Blog Posts

Golfer’s Elbow? Start Here

https://web.duke.edu/anatomy/Lab11/Lab11.html
The forearm takes on an overwhelming amount of force throughout the golf swing. We all know the saying “hold it like a baby bird” but at impact th...

Strength

Strength
Strength can literally be broken down into a physics equation. Force/Area = Strength. But for this article we will go with the dictionary definiti...

Positional Integrity

Positional Integrity
Positional Integrity is the foundation of the Training Pyramid. You should spend the most time under tension here. The golf swing requires lots of...

The Golf Training Pyramid

The Golf Training Pyramid
This first pyramid displays the various training attributes of a typical professional golfer. However, each of these categories must have some pres...

Low Back Pain? Might be your Quadratus Lumborum

Low Back Pain? Might be your Quadratus Lumborum
The Quadratus Lumborum [QL] is crucial to the golf swing. No, it’s not the glutes, pecs, or lats, but it should get top billing with them. The QL ...

Why do I hurt? Anterior Shoulder

Why do I hurt? Anterior Shoulder
   The shoulder is one of the most injured areas of a golfer’s body. Only the low back and elbow experience more occurrences of pain than the shoul...

Deadlift for Golf Performance Part 3: The Single-Leg Deadlift, ‘King of Golf Lifts’

Deadlift for Golf Performance Part 3: The Single-Leg Deadlift, ‘King of Golf Lifts’
One of the great benefits of the SLD is its power to restore left and right symmetry. This is an important benefit to our asymmetrical force producing golfer. The tour players have to assume the risk of making thousands of swings in one direction each week. Developing the musculoskeletal asymmetries that come with being a professional golfer is just part of the deal. Of course tour players work to have less of a glaring asymmetry in their mobility and flexibility, but it is going to happen and it can expose them to a higher risk of injury over time. For us amateurs, it is a good idea to restore symmetry to our bodies in our golf training. We are not tour players and we want to feel good when we play and avoid injury. Golf is a lifelong endeavor, you can enjoy the game for a lifetime, and if you move well you can enjoy the game even more.

The Deadlift for Golf Performance (Part 2: Enter, The Deadlift)

The Deadlift for Golf Performance (Part 2: Enter, The Deadlift)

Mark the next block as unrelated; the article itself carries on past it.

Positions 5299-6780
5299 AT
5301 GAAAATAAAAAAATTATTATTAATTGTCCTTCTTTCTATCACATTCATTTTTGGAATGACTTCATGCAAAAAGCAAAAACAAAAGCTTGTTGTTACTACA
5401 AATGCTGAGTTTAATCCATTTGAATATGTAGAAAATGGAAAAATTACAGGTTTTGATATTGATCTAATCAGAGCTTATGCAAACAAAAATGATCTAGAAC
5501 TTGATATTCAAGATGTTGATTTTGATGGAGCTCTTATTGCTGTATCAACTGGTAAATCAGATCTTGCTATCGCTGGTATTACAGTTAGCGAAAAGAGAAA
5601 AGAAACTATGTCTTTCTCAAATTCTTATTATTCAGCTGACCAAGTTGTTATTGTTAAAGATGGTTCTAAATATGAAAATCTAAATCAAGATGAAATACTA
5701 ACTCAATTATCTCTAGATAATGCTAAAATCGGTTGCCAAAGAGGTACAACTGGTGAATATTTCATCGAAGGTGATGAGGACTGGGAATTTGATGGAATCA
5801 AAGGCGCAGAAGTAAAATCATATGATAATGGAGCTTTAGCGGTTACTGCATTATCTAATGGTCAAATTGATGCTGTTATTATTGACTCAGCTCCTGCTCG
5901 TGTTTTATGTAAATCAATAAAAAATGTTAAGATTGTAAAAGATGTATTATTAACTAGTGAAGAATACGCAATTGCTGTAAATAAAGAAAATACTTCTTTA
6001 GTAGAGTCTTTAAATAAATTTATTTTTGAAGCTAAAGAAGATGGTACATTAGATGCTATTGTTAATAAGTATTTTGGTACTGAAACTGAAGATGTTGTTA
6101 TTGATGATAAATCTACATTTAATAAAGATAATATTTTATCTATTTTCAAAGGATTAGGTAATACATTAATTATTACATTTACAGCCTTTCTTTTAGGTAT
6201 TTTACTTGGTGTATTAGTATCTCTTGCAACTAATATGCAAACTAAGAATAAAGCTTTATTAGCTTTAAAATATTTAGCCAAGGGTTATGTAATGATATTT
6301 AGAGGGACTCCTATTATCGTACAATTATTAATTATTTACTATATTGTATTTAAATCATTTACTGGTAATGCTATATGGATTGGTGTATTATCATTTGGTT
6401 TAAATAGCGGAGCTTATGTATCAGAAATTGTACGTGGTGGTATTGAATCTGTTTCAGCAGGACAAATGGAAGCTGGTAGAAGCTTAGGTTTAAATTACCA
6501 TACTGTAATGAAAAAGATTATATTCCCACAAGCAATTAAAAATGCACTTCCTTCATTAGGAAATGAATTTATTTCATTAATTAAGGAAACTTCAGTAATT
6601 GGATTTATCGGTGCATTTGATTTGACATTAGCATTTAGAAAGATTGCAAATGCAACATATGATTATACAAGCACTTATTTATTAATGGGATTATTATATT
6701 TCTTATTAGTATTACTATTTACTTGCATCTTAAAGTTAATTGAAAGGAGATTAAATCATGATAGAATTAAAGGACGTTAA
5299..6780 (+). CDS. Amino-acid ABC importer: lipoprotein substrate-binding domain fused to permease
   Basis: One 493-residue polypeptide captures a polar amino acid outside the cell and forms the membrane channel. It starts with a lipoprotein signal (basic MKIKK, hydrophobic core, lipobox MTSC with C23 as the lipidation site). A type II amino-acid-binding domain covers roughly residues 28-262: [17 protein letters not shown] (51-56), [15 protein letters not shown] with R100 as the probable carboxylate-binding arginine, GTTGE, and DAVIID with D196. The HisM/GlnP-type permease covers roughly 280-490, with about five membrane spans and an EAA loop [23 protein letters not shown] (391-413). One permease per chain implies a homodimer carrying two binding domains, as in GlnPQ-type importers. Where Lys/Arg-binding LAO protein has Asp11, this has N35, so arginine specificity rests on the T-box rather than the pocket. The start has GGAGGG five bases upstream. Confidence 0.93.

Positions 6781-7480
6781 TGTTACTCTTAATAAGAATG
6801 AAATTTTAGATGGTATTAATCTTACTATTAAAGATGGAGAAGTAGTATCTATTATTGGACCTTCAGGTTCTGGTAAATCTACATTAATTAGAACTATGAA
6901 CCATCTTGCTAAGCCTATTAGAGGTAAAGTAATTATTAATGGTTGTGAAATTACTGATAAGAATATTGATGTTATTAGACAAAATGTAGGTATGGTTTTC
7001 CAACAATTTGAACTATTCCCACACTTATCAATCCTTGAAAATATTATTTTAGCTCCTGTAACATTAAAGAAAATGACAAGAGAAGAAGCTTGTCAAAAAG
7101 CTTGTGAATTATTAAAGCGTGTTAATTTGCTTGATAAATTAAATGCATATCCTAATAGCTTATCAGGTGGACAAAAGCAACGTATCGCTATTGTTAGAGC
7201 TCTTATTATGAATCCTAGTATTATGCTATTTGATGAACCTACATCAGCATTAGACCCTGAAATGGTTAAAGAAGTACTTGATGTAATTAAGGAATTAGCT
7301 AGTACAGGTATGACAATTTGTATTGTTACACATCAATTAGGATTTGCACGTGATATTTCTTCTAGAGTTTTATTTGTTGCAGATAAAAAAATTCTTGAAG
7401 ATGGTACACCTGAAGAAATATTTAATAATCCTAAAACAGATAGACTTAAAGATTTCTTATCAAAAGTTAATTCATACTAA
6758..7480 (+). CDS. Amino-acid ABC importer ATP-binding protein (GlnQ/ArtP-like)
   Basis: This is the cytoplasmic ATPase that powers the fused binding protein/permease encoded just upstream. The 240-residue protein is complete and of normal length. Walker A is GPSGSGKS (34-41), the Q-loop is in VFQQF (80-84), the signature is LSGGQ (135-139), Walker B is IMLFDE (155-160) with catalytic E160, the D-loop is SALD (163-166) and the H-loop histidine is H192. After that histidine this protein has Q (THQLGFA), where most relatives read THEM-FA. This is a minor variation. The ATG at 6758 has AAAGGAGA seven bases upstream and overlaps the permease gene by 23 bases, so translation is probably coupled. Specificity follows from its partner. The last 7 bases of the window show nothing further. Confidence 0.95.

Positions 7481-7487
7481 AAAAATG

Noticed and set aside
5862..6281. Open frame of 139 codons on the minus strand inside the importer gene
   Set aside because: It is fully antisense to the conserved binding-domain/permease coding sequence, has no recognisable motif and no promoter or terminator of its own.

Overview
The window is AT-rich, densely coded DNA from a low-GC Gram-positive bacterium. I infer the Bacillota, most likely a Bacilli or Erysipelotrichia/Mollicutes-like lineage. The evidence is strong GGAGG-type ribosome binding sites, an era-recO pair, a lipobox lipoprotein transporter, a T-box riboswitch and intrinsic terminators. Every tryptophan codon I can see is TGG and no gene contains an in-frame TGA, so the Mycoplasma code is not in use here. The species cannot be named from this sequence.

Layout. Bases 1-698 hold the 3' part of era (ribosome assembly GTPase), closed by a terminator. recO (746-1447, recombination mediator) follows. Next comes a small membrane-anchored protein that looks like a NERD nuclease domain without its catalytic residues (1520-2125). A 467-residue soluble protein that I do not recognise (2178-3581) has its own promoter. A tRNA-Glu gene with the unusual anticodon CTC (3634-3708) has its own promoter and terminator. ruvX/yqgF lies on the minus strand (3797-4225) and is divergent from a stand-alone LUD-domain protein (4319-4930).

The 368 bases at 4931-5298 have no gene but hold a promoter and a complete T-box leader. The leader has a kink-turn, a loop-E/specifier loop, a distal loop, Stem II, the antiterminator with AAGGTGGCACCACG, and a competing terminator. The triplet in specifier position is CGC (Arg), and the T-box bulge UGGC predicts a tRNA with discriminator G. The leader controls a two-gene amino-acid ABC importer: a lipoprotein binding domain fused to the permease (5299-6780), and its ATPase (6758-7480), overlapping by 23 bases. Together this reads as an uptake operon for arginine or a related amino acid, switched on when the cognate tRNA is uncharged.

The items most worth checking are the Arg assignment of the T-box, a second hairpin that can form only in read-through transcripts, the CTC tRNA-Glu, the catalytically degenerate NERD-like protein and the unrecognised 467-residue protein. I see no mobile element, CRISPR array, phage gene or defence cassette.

To most people, the deadlift (DL) is a classic strength builder for the posterior chain (glutes, hamstrings, and back). But, there is much more than that going on. You will improve grip strength which is important for rotator cuff health/function. The deadlift will protect your back because it will teach you how to maintain spinal integrity as you hinge from the hips and pick up a dead weight from the floor. The deadlift will reinforce your ability to pack your shoulders by using your lats, which builds shoulder stability. The DL will open your thoracic spine and hip flexors, so you can make a better turn in your golf swing and protect your lower back. The deadlift will teach you to hinge from the hips, making your golf posture strong and balanced. The deadlift will build abdominal and glute strength to get you more powerfully connected to the ground in your golf swing and giving you the hip strength you need to pound the ball harder.

Deadlift for Golf Performance (Part 1): Mobility, Stability, and Your Hip Hinge.

Deadlift for Golf Performance (Part 1): Mobility, Stability, and Your Hip Hinge.
The deadlift and the golf swing are built on the hip hinging pattern. In this 3 part tutorial there are progressions to take you from the beginning of not knowing how to hinge, to the Single-leg Deadlift. The Single-leg Deadlift "The King of Golf Lifts" is a hip hinging variation that restores symmetry, builds incredible “core” strength, improves flexibility, increases grip strength, and helps you create more powerful rotation.

Figure-4 Hip Stretch (band assisted)

Figure-4 Hip Stretch (band assisted)
Use a jump stretch band to assist you in doing this stretch. It will open your hips so: you can make a better turn; maintain your posture; protect your lower back; and create more force from the ground. 

Thoracic Spine and Hip Mobility Quickie

Thoracic Spine and Hip Mobility Quickie
1 Position. 3 Movements. Done in 5 Minutes.  This is a quick mobility and stability ‘flow’ with a great sequence of simple movements to open thora...

Get Ready to Sit

Get Ready to Sit
Get Ready to Sit Chris Hook, TPI-FP3, Strong First Team Leader, FMS2   It’s the beginning of summer and it is that time of year when kids are gett...